A child sleeps in a tent April 4, 2017, at a shelter for people left homeless after mudslides in Mocoa, Colombia. (CNS/Reuters/Jaime Saldarriaga)
The Associated Church Press and the Religion Communicators Council, two professional journalism and communications organizations, have recognized Global Sisters Report and the National Catholic Reporter for work in 2020, including reporting, columns and book reviews, as well as the overall GSR website.
GSR's yearlong A Place to Call Home series, which focused on homelessness and the response by sister congregations, won an ACP Award of Excellence, the highest honor, in the series category.
The award was announced April 8 during the organization's annual convention, held April 6-9 in conjunction with the conventions of the Religion Communicators Council and the Canadian Christian Communicators Association.
"Really wonderful stories about homelessness and housing as a human right," the judges said of the series, which examined the challenges of homelessness internationally and reported on the efforts of sister congregations to solve the problem.
"Catholic sisters around the world are so committed to helping those who are homeless, yet the scope and depth of their work exemplified in our A Place to Call Home series was surprising," said Gail DeGeorge, editor of Global Sisters Report. "It was quite challenging to complete such an ambitious series in the midst of the coronavirus pandemic. It's gratifying that the ACP awards recognized our efforts to highlight the sisters' ministries to people experiencing homelessness."
GSR also won an Award of Merit in the category of in-depth reporting for its overall coverage of the coronavirus pandemic and received an honorable mention in the category of independent website.
In individual writing categories, St. Joseph Sr. Colleen Gibson's Horizons columns received an Award of Excellence for column writing. The judges called her work "a raw and honest exploration of faith within the Catholic tradition that celebrates both its richness and challenge from an engaged feminist perspective." The columns included reflections on the paschal mystery, personal blind spots and the example of St. Phoebe.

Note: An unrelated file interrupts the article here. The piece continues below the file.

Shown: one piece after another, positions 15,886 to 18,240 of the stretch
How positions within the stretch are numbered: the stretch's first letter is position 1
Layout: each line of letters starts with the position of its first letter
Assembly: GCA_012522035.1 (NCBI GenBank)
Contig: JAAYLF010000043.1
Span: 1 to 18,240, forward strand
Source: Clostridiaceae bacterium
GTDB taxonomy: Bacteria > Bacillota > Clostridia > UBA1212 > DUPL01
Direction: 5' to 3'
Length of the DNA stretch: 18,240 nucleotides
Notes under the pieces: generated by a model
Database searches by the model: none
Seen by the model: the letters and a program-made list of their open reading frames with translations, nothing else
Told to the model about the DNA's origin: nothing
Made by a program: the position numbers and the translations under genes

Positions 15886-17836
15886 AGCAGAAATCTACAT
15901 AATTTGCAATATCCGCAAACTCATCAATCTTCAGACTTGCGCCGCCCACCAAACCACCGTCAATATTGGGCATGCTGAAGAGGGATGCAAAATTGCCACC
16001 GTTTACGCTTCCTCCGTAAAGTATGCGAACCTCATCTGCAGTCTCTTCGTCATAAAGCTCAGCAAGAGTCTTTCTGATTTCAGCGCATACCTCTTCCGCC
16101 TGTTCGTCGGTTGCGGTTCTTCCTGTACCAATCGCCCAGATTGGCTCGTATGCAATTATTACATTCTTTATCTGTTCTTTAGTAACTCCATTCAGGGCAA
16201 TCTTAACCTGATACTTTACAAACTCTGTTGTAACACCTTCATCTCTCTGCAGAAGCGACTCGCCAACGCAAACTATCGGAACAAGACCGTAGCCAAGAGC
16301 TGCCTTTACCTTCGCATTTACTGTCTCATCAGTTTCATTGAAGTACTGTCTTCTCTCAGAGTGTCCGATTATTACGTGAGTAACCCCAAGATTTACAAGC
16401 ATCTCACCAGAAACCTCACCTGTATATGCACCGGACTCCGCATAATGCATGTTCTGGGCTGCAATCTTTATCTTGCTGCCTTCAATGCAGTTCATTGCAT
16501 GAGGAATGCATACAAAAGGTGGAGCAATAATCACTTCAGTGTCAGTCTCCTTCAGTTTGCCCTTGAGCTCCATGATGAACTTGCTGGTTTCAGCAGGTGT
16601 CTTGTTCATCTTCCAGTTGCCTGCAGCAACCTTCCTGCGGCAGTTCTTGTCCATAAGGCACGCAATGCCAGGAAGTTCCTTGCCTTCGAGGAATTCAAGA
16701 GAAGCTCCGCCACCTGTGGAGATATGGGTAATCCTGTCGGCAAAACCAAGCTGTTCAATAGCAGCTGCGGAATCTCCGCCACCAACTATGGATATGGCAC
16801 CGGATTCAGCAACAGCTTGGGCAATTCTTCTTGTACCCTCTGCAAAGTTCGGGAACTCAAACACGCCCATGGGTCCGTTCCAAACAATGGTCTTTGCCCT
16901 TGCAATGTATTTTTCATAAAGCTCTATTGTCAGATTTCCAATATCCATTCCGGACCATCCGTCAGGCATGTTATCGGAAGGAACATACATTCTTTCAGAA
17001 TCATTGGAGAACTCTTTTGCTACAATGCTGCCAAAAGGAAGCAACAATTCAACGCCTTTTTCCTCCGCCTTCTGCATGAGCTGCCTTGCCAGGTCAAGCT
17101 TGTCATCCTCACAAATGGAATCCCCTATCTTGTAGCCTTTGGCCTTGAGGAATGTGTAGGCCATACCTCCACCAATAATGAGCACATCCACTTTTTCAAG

Chris Herlinger, GSR's international correspondent, was given an Award of Excellence for a book review of Svetlana Alexievich's oral history of World War II that appeared in NCR, and Joshua J. McElwee, NCR's Vatican correspondent and international news editor, received an Award of Excellence in the category of personal experience for his column on coronavirus realities in Italy.
McElwee also won two Awards of Merit, one in feature writing for an article on married priests and another in in-depth reporting for an article on Cardinal George Pell and Australia's plenary council.
GSR national correspondent Dan Stockman received honorable mention in the category of feature writing for his report on the death of 13 Felician sisters because of COVID-19.
Herlinger won several honors April 9 from the Religion Communicators Council awards, called the DeRose-Hinkhouse Memorial Awards. In the periodical category, he won Best in Class for a profile of Presentation Sr. Mary Catherine Redmond and her pandemic experiences at a public hospital in the New York City borough of the Bronx.
"It is a story of a real-life crisis that still keeps hope alive. You can call Sr. Mary Catherine Redmond your friend, hero and hope you get to meet her one day," one judge said.
In the category of articles and stories, single work, Herlinger won an Award of Merit for a profile of Mercy Sr. Mary Scullion and her homeless ministry in Philadelphia, which was part of the A Place to Call Home series.
He also won certificates of appreciation for the introductory piece to the A Place to Call Home series and for reporting on congregations' plans to mark the 40th anniversary of the murders of four American churchwomen killed in El Salvador in 1980.
Founded in 1916, the Associated Church Press is the oldest interdenominational religious press association in North America. An Award of Excellence is the association's highest honor, followed by an Award of Merit and then honorable mention.
The Religion Communicators Council was founded in 1929 and gives annual DeRose-Hinkhouse Memorial Awards to council members who demonstrate excellence in religious communications and public relations.